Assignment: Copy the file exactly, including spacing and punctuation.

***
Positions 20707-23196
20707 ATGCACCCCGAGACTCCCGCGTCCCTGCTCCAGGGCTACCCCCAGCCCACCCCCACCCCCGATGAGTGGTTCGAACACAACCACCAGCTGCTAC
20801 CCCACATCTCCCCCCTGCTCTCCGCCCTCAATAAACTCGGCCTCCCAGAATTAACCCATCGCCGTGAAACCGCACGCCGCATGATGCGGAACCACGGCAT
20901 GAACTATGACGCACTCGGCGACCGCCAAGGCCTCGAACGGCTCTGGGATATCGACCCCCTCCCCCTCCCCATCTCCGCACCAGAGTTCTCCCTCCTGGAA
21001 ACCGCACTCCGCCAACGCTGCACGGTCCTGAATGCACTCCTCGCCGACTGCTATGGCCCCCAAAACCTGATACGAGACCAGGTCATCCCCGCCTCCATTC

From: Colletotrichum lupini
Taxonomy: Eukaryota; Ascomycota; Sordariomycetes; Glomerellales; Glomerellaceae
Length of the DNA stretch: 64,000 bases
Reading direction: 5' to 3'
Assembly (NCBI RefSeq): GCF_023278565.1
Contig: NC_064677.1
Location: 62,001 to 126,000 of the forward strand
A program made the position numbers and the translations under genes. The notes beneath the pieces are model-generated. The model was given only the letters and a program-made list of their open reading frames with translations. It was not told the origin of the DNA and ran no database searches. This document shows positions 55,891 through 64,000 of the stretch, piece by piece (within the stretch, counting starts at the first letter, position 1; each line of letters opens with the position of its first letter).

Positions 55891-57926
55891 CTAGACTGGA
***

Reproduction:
Positions 20707-23196
20707 ATGCACCCCGAGACTCCCGCGTCCCTGCTCCAGGGCTACCCCCAGCCCACCCCCACCCCCGATGAGTGGTTCGAACACAACCACCAGCTGCTAC
20801 CCCACATCTCCCCCCTGCTCTCCGCCCTCAATAAACTCGGCCTCCCAGAATTAACCCATCGCCGTGAAACCGCACGCCGCATGATGCGGAACCACGGCAT
20901 GAACTATGACGCACTCGGCGACCGCCAAGGCCTCGAACGGCTCTGGGATATCGACCCCCTCCCCCTCCCCATCTCCGCACCAGAGTTCTCCCTCCTGGAA
21001 ACCGCACTCCGCCAACGCTGCACGGTCCTGAATGCACTCCTCGCCGACTGCTATGGCCCCCAAAACCTGATACGAGACCAGGTCATCCCCGCCTCCATTC

From: Colletotrichum lupini
Taxonomy: Eukaryota; Ascomycota; Sordariomycetes; Glomerellales; Glomerellaceae
Length of the DNA stretch: 64,000 bases
Reading direction: 5' to 3'
Assembly (NCBI RefSeq): GCF_023278565.1
Contig: NC_064677.1
Location: 62,001 to 126,000 of the forward strand
A program made the position numbers and the translations under genes. The notes beneath the pieces are model-generated. The model was given only the letters and a program-made list of their open reading frames with translations. It was not told the origin of the DNA and ran no database searches. This document shows positions 55,891 through 64,000 of the stretch, piece by piece (within the stretch, counting starts at the first letter, position 1; each line of letters opens with the position of its first letter).

Positions 55891-57926
55891 CTAGACTGGA